3 key takeaways from Adobe MAX 2022
Life at Zeplin
Goodbye Los Angeles, but hello to new learnings
We just wrapped up another great year at the Adobe MAX Creativity Conference, and it did not disappoint! Our crew headed out to Los Angeles where we spent three days meeting folks at our booth, learning about different workflows, hearing about the current challenges many different teams are facing, and providing demos of Zeplin and showing our latest releases. One thing we never forget at Zeplin is to have fun in everything we do, and there were lots of laughs and memories shared together.
Some of the key themes this year included leveraging data to improve workflows and collaboration, and where the future of creativity is headed for designers, developers, and product teams, but one of the major highlights for us was a session hosted by our CEO and co-founder, Pelin Kenez. She shared her thoughts on the current tech slowdown and what that means for cross-team collaboration when designing and building beautiful products. Just in case you missed it, here are our top three key takeaways from Adobe MAX 2022.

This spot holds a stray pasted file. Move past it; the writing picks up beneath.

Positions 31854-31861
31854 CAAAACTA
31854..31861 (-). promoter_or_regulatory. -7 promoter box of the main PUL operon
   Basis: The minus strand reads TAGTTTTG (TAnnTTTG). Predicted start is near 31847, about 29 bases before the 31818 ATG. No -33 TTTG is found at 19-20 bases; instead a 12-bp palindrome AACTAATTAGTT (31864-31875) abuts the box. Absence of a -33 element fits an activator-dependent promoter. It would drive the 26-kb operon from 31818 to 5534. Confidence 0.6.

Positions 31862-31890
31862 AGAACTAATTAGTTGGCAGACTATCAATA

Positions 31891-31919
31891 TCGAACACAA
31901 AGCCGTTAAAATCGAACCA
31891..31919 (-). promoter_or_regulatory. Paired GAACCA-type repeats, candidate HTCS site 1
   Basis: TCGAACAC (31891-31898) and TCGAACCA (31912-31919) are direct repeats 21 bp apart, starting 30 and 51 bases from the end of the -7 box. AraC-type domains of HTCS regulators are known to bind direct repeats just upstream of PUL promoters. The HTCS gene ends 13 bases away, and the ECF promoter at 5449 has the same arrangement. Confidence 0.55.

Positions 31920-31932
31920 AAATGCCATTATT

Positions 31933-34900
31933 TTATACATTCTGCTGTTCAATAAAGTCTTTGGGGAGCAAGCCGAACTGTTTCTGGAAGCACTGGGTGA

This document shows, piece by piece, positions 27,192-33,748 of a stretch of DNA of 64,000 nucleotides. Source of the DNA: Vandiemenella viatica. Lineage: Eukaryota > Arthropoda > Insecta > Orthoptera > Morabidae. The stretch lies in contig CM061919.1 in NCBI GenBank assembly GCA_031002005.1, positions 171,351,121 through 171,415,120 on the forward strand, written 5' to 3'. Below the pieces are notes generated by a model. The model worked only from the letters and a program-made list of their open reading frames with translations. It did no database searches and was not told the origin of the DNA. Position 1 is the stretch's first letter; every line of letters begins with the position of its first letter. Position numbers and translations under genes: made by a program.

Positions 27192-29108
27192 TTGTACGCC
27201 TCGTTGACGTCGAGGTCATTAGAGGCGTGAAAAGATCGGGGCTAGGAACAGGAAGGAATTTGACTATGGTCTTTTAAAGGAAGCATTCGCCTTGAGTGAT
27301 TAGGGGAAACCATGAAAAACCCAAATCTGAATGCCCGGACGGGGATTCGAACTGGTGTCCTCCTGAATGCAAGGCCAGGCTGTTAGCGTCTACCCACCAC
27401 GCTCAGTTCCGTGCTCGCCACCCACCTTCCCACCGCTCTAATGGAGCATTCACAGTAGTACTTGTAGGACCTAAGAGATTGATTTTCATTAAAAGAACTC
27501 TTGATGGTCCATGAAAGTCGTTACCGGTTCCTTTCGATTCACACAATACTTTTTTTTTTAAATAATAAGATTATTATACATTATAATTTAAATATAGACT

Efficiency is more important than ever
Of course we know efficiency has always been important. It's the reason companies succeed; because they create great products. But you’re probably asking, why is it so important right now? Well, that’s because of the looming tech slowdown. Efficient companies have clarity on what they are building, they are connected, and ultimately, they are the ones that will succeed through difficult times.
Products are the most important components of any business. They have a direct impact on users and numbers. Likewise, designers, product managers, and developers directly impact the products. Great products happen when teams successfully collaborate. Here’s the problem though — designers and developers aren’t spending time on the right tasks. If you want to improve efficiency, especially right now, something about this needs to change.